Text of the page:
How to Stop Halitosis

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Over 50 percent of adults have suffered from persistent bad breath, or halitosis, at some point in their lives. There are a number of reasons you may have it, and it’s not always because of poor oral hygiene. Even people who take excellent care of their teeth can get halitosis! If you’re concerned about bad breath, visit Ridgetop Dental Group in Reston, VA.

Causes of Bad Breath

Dry Mouth

Saliva serves an important purpose in the mouth. Salivary glands in the mouth are constantly producing it to wash out the mouth to remove leftover food particles and help digestion. Without enough saliva, bacteria isn’t washed away as frequently as it should, causing bad breath. Dry mouth can be brought on by certain medical conditions or medications, but a lot of people are simply dehydrated. Try drinking 2 liters of water a day and see if that helps your bad breath.

Oral Bacteria Buildup

Our mouths are naturally full of harmless bacteria that serve a variety of functions in the body. Most of the time, persistent bad breath is caused by bacteria build-up in the mouth. When we eat, bacteria feed on the leftover food particles in the mouth, and this process is accelerated by food with a high sugar content. Bacteria leave behind a foul-smelling waste product which causes bad breath.

Most oral bacteria is removed by saliva, brushing, and flossing. Even people with good oral health who brush their teeth often can experience bad breath because it’s difficult to clean the tiny spaces between teeth and around the gum line. That’s why it’s important to get regular dental cleanings to remove the hard-to-reach areas and prevent gum disease.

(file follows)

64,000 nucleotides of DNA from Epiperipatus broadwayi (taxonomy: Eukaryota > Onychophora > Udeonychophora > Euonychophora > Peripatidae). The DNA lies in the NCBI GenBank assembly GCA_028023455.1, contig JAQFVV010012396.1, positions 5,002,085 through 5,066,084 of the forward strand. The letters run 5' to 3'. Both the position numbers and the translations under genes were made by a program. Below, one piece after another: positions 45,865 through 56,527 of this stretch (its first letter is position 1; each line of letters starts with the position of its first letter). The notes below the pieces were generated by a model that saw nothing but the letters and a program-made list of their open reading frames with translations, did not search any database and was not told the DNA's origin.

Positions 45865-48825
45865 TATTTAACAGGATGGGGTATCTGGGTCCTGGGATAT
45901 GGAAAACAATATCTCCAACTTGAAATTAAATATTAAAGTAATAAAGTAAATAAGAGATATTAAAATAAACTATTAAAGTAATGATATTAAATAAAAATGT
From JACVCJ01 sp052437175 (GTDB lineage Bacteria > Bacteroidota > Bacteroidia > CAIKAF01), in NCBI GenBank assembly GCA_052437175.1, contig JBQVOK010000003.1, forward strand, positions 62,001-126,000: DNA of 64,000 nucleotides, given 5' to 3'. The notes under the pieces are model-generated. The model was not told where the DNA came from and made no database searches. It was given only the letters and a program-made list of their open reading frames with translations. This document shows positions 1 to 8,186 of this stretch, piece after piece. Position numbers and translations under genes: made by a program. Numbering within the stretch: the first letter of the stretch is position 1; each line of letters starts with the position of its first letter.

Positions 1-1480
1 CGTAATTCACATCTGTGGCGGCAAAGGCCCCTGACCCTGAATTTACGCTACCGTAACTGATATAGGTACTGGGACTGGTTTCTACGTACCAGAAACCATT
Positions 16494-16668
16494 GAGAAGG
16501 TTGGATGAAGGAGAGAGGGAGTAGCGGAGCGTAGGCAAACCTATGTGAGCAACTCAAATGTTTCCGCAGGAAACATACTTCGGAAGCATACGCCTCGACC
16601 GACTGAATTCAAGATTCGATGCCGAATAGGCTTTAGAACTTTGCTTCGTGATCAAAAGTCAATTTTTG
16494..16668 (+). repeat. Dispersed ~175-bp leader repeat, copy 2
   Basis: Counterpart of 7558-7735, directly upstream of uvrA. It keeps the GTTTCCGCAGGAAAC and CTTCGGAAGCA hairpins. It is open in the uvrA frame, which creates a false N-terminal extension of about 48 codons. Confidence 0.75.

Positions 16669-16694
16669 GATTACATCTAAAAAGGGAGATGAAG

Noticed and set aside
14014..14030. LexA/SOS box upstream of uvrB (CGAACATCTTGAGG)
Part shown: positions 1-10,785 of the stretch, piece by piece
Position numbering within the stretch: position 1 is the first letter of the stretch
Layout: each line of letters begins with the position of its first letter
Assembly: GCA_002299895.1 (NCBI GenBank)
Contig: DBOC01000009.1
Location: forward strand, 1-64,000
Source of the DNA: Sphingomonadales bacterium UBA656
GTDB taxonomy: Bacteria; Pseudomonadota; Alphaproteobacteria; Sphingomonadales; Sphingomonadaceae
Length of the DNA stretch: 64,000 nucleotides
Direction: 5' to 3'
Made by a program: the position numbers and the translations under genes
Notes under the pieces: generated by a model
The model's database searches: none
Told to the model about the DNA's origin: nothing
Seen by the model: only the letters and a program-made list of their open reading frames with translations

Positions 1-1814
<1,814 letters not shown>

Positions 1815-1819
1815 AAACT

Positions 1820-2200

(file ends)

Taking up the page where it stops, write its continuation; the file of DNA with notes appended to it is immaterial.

Gum Disease

Oral bacteria can build up and harden on the teeth, feeding on the tooth enamel and breaking down the teeth. A persistent bad taste in the mouth or bad breath may be an indicator of advanced gum disease, which can lead to serious health problems if left untreated. If your bad breath is accompanied by a bad taste or bleeding gums, see a dentist as soon as possible.

Medical Conditions

Even people with excellent oral hygiene and no oral health problems can suffer from bad breath. Some medications or pre-existing conditions can cause bad breath, so if your dentist has ruled out other dental or oral health issues, you need to see a healthcare provider to determine the cause. Some diseases linked to halitosis include acid reflux, diabetes, liver disease, and sinus conditions.

How to Prevent Bad Breath

It makes sense that cleaning your teeth will help take care of more mild halitosis, but you may forget about your tongue. If you stick out your tongue and see a white or brown layer, that’s a layer of bacteria that can also cause bad breath. Use your toothbrush or a tongue scraper to remove it.

Mouthwash also helps kill some bacteria, but this is a temporary solution. Mouthwash should be used in addition to your regular oral hygiene routine: brushing twice a day and flossing every day.

You can prevent dry mouth by staying hydrated, but you can also try eating foods that require a lot of chewing, such as apples or carrots. Chewing stimulates the salivary glands to release saliva and clear out the mouth. If this doesn’t help, your dentist can recommend artificial saliva.

Of course, scheduling regular appointments with your dentist can help nip problems in the bud. If you’re in the Reston, VA area, schedule an appointment with the team at Ridgetop Dental Group in Reston, VA by scheduling online or calling us today.

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